Set along the crest of the Appalachians, the line represented a limit imposed on colonial 
movement west until a more effective Indian program could be developed.  The colonists 
were much angered by the prohibition.  Historical memories of the use of standing armies 
by European kings to override liberty caused widespread suspicion among the colonists 
that the soldiers stationed on the Line of 1763 were to be employed not against the 
Indians, but against the colonials themselves should they prove difficult to govern.
Indeed, for many years colonists had been reading the radical British press, which argued 
the existence of a Tory plot in England to crush liberty throughout the empire.  
Surviving from the English Civil War of the previous century was a profound distrust of 
monarchy among a small fringe of radical members of Britain's Whig party, primarily Scots 
and Irish and English Dissenters--that is, Protestants who were not members of the Church 
of England.  As members of the minority out-groups in British life, they had suffered 
many political and economic disadvantages.  Radical Whigs insisted that a corrupt network 
of Church of England bishops, great landlords, and financiers had combined with the royal 
government to exploit the community at large, and that--frightened of criticism--this 
Tory conspiracy sought to destroy liberty and freedom.

In the cultural politics of the British Empire, American colonists were also an out-
group;  they bitterly resented the disdain and derision shown them by the metropolitan 
English. Furthermore, most free colonists were either Dissenters (the Congregationalists 
in New England and the Presbyterians and Baptists in New York and the South);  or non-
English peoples with ancient reasons for hating the English (the Scots-Irish); or 
outsiders in a British-dominated society (Germans and Dutch);  or slaveowners sharply 
conscious of the distaste with which they were regarded by the British at home.

A divisive controversy racked the colonies in the mid-18th century concerning the 
privileges of the Church of England. Many believed in the existence of an Anglican plot 
against religious liberty.  In New England it was widely asserted that the colonial tie 
to immoral, affluent, Anglican-dominated Britain was endangering the soul of America.  
Many southerners also disapproved of the ostentatious plantation living that grew out of 
the tobacco trade--as well as the widespread bankruptcies resulting from dropping tobacco 
prices--and urged separation from Britain.
The current ideology among many colonists was that of republicanism.  The radicalism of 
the 18th century, it called for grounding government in the people, giving them the vote, 
holding frequent elections, abolishing established churches, and separating the powers of 
government to guard against tyranny.  Republicans also advocated that most offices be 
elective and that government be kept simple, limited, and respectful of the rights of 
citizens.

Deterioration of Imperial Ties

In this prickly atmosphere London's heavy-handedness caused angry reactions on the part 
of Americans.  The Quartering Act of 1765 ordered colonial assemblies to house the 
standing army; to override the resulting protests in America, London suspended the New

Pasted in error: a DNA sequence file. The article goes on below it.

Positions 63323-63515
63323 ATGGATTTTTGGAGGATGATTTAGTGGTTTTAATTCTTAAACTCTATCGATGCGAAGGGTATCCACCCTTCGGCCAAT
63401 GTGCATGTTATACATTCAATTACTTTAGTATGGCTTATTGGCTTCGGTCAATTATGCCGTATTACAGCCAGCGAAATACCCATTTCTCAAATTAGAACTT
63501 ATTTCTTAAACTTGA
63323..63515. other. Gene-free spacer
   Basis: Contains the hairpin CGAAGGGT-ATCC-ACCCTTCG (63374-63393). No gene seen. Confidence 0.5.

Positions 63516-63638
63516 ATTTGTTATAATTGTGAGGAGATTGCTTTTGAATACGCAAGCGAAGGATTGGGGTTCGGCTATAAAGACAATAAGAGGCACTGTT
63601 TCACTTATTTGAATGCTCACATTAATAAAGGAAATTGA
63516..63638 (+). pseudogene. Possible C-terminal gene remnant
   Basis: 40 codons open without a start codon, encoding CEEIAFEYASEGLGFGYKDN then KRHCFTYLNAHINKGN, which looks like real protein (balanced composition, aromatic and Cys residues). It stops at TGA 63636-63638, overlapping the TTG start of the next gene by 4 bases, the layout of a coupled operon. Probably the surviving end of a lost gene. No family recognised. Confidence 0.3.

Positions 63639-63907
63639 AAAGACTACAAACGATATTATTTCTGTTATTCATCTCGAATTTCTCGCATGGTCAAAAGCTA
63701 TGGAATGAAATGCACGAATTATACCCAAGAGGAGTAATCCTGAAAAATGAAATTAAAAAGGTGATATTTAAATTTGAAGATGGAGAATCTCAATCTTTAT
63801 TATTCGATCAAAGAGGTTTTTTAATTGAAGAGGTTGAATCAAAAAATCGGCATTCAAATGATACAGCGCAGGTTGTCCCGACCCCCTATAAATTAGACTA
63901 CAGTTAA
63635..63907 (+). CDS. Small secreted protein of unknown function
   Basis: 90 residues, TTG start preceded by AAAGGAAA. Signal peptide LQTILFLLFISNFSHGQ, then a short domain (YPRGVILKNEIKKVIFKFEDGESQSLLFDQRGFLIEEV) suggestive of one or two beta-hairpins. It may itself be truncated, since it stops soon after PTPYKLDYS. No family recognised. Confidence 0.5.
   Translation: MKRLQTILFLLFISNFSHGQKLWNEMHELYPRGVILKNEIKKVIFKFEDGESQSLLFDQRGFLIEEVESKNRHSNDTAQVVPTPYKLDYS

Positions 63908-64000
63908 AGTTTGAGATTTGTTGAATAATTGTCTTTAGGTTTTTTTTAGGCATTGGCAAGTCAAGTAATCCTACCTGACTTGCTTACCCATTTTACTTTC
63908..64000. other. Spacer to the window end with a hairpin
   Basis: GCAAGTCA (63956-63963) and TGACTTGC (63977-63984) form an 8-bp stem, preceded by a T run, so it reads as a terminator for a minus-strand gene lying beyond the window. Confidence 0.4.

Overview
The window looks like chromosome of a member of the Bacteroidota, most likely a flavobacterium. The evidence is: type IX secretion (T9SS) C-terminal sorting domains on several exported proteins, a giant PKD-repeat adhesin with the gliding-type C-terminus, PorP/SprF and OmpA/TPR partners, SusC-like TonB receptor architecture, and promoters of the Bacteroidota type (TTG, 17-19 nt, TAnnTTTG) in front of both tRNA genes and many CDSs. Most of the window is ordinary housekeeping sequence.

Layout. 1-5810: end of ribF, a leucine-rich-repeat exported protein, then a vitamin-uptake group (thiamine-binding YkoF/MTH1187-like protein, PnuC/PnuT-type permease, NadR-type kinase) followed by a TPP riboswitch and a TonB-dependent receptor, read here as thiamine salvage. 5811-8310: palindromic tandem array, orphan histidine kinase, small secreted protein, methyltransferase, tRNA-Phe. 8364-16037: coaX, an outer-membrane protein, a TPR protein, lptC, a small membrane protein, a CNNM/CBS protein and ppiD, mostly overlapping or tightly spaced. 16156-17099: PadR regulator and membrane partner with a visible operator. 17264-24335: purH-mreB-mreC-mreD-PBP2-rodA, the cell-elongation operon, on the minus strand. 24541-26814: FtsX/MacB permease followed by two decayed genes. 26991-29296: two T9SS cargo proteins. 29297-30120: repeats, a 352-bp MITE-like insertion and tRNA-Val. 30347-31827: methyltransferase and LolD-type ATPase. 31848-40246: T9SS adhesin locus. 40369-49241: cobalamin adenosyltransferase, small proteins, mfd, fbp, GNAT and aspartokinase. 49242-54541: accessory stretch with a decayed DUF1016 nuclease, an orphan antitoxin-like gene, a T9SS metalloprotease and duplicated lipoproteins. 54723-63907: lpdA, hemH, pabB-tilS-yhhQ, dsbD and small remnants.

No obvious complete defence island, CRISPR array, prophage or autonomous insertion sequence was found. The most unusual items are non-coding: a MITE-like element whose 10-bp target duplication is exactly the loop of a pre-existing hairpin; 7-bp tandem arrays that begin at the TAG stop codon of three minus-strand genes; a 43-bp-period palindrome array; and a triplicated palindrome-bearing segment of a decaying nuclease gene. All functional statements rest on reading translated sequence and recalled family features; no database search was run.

York assembly until it capitulated.  In 1767 the TOWNSHEND ACTS levied tariffs on many 
articles imported into the colonies.  These imports were designed to raise funds to pay 
wages to the army as well as to the royal governors and judges, who had formerly been 
dependent on colonial assemblies for their salaries.  Nonimportation associations 
immediately sprang up in the colonies to boycott British goods.  When mob attacks 
prevented commissioners from enforcing the revenue laws, part of the army was placed 
(1768) in Boston to protect the commissioners.  This action confirmed the colonists' 
suspicion that the troops were maintained in the colonies to deprive them of their 
liberty.  In March 1770 a group of soldiers fired into a crowd that was harassing them, 
killing five persons;  news of the BOSTON MASSACRE spread through the colonies.

The chastened ministry in London now repealed all the Townshend duties except for that on 
tea.  Nonetheless, the economic centralization long reflected in the NAVIGATION ACTS--
which compelled much of the colonial trade to pass through Britain on its way to the 
European continent--served to remind colonials of the heavy price exacted from them for 
membership in the empire.  The Sugar Act of 1764, latest in a long line of such 
restrictive measures, produced by its taxes a huge revenue for the crown.  By 1776 it 
drained from the colonies about 600,000, an enormous sum.  The colonial balance of trade 
with England was always unfavorable for the Americans, who found it difficult to retain 
enough cash to purchase necessary goods.

In 1772 the crown, having earlier declared its right to dismiss colonial judges at its 
pleasure, stated its intention to pay directly the salaries of governors and judges in 
Massachusetts. Samuel ADAMS, for many years a passionate republican, immediately created 
the intercolonial Committee of Correspondence.  Revolutionary sentiment mounted.  In 
December 1773 swarms of colonials disguised as Mohawks boarded recently arrived tea ships 
in Boston harbor, flinging their cargo into the water.  The furious royal government 
responded to this BOSTON TEA PARTY by the so-called INTOLERABLE ACTS of 1774, practically 
eliminating self-government in Massachusetts and closing Boston's port.

Virginia moved to support Massachusetts by convening the First CONTINENTAL CONGRESS in